March 24, 2009

Tied and Soldered Update

As you may recall from previous posts I was lucky enough to receive the very first prototypes of the Checkerboard Deep V's from Velocity. This wheelset was built by the gents over at Handspun Wheels, and was my first forray into the world of tied & soldered wheels.

For the last seven months I have been riding the crap out them on several different bikes, most notably on the Gangsta which is the bike I ride freestyle on.

On our last day of filming for BSV3 I finally killed the rear wheel. Two huge dents from square edges, going up and down a bunch of weird ledges and stair sets.

With the death of my rear wheel comes reflection: 7 months, never once trued.

This was my first tied and soldered wheelset and they were more impressive than I ever could have imagined. The build consists of All-City hubs, DT Competition spokes, DT brass nips, to Velocity Deep V handlaced and tensioned. I beat the holy shit out of these wheels; spins, hops, drops, crashes and they didn't once even blink. The hubs never needed adjustment and the Deep V's were rock solid as always.

Since this wheelset, I have had Matt tie and solder all my other rear fixed wheels, my 29er wheelset, and the wheelset I rode in Stupor Bowl. I am completely sold on it's merits, however I do feel that in some applications (deep section rims) the added stiffness to the front wheel is less comfortable and unnecessary unless you're really hard on front wheels (freestyle). It's something of a lost art, but if you can find someone who'll do it and you're building up a new set of wheels, I highly recommend it. It's worth the extra expense.

This experience also makes me question whether or not we (freestyle fixed riders) need 48 hole rims. I have heard alot lately about riding 48's for freestyle, and new 48 hole hubs keep popping up.
I weigh about 180 pounds and rode the bejeesus out of these for 7 months. The rim didn't fail, or detension, or come out of true. I just hit too many square edges with too small of a tire mounted. If a person my size can jump, drop, and crash (although to be fair I don't do a lot of 180's which have a tendency to throw rims out of true) a set of 32 hole tied and soldered's without any problems. Then I imagine that most people would have similar good results, and if you built them on 36's they would be even stronger. The BMX guys have moved away from 48's in favor of the weight savings of 36's, although obviously our 700c wheels are much more vulnerable than their smaller ones to side loads. (make sure to follow this link: 48's don't guarantee they'll survive spinning either) Anyway, these are the kinds of things I spend my time wondering about.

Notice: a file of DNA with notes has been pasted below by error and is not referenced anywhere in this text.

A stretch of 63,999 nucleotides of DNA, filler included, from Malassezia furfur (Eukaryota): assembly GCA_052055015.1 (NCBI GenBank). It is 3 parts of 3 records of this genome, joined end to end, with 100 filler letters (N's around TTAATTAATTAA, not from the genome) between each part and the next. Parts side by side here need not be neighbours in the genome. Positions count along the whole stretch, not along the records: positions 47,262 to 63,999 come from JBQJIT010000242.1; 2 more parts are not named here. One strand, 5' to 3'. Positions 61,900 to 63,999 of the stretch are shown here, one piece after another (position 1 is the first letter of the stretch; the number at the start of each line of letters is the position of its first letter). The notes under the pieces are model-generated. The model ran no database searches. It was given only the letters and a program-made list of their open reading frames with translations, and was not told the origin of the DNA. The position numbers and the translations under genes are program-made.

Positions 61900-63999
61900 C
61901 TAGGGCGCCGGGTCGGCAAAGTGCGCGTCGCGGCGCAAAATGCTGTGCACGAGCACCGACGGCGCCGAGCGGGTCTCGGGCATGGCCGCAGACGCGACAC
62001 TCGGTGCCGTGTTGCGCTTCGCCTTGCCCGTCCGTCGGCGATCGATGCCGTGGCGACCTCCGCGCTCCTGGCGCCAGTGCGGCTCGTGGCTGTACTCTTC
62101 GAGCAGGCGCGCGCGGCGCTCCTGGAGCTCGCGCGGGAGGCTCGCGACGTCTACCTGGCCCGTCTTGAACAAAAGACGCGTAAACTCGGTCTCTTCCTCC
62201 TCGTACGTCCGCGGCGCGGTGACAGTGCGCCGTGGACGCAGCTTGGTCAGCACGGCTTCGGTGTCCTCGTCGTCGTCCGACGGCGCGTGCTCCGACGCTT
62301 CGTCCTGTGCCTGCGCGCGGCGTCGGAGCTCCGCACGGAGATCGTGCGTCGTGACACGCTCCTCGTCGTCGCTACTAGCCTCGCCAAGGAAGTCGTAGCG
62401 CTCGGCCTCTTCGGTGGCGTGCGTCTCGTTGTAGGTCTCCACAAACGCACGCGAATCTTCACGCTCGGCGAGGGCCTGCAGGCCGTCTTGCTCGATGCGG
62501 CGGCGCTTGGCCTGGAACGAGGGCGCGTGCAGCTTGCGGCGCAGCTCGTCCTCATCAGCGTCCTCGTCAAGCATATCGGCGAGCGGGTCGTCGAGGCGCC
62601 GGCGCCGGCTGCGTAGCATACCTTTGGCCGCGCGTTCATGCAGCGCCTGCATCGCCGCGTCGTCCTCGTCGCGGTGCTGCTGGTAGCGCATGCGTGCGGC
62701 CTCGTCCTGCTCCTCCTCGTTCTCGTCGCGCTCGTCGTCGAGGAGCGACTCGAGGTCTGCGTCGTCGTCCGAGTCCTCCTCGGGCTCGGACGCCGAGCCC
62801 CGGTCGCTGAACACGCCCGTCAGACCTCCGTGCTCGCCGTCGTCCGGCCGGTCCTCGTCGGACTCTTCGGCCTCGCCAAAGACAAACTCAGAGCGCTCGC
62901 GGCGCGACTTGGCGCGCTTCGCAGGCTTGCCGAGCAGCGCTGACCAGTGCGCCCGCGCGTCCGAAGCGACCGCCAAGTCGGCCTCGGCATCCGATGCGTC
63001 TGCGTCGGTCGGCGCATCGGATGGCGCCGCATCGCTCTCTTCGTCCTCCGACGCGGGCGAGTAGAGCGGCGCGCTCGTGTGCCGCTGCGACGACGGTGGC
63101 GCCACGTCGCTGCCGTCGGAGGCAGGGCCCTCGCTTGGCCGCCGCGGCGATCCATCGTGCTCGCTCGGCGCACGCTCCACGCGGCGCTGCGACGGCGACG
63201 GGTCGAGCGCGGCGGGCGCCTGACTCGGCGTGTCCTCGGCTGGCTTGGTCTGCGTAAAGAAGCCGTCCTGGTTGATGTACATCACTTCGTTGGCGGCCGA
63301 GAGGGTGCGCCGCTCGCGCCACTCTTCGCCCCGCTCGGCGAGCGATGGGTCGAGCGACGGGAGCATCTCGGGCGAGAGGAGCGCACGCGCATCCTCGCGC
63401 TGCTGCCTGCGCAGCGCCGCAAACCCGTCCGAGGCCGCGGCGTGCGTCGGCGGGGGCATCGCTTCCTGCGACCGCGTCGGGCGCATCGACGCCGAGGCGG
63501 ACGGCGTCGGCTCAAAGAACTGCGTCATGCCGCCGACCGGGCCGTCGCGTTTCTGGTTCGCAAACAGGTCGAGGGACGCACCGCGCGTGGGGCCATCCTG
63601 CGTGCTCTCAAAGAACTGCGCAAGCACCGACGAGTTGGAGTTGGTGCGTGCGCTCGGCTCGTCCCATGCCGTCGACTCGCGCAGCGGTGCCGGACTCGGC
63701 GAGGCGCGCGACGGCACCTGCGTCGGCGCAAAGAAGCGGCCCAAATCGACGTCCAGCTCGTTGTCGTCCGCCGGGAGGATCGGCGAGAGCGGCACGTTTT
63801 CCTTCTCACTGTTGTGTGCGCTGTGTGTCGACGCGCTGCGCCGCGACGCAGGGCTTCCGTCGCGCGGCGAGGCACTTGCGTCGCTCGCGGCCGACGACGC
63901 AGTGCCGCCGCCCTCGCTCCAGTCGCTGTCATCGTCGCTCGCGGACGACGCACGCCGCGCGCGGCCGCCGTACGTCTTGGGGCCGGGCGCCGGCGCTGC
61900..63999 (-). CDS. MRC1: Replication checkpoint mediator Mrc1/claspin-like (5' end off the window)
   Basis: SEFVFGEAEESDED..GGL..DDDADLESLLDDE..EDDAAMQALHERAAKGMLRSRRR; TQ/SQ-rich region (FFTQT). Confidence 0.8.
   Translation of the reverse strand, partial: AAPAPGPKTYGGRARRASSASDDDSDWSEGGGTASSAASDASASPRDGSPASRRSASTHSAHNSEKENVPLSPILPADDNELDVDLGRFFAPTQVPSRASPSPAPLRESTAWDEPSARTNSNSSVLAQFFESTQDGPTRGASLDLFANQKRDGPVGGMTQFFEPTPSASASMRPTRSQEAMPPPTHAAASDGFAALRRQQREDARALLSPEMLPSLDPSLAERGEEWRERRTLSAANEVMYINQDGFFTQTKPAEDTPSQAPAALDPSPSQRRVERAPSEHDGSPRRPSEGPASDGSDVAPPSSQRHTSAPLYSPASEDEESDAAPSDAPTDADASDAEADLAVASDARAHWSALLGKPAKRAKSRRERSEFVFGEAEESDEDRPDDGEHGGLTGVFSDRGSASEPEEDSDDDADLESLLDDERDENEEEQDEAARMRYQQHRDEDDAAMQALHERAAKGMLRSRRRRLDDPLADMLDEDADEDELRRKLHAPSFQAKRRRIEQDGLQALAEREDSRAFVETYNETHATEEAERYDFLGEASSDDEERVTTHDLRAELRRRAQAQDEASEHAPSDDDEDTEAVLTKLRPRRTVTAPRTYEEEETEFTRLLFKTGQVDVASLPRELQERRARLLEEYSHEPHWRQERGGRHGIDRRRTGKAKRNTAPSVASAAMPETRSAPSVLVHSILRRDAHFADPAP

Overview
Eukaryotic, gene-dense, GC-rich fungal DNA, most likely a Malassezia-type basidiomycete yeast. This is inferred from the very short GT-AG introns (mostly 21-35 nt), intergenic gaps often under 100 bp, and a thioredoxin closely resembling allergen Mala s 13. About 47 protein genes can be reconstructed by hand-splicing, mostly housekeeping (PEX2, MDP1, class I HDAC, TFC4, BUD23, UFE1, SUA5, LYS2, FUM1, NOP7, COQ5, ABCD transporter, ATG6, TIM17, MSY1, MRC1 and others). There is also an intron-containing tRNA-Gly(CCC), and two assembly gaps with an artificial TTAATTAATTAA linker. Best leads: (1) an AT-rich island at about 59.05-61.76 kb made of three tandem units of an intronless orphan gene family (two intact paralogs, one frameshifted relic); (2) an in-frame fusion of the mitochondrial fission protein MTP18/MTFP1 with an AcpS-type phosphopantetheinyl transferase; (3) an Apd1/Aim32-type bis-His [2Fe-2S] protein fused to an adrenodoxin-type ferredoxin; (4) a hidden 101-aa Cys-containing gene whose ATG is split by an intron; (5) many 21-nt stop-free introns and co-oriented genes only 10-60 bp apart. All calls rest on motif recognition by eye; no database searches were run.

It always amuses me that we are following the exact same progression that BMX has. From using parts and frames that weren't designed for the application, to now building heavier duty (Milwaukee S700, Charge Scissor, Velocity B43, 48 hole hubs,etc.) purpose built bikes and accesories. Right now everyone's in a race to be the sturdiest and I imagine that like BMX there will come a day when everyone will be in a race to shed weight.


Anonymous said...

How do you feel about Veeps vs. 29er rim debate?

Jeff said...

I don't really know yet. Prolly tried that out and it didn't work for him, but in all honesty I think the Sun rim he was riding is just a shitty rim, and not a reflection on 29er rims in general. The deal with 29er rims is that they are wide, necessitating the use of a wide tire. If you're riding fatties (at minimum 32c) It seems to make sense to me. Anyone out there put much time on a Velocity Dyad?

Anonymous said...

Don't know anyone rocking the Dyad, but Tom Mosher is suppose to be rocking some Velocity VXCs in the near future.

Unknown said...

I've been running a DT Swiss "29'er" rear rim for the past few months, on both a 32c and a 35c tire. Super solid, and feel more stable to me than the DeepV I was running.

Jeff said...

which rim?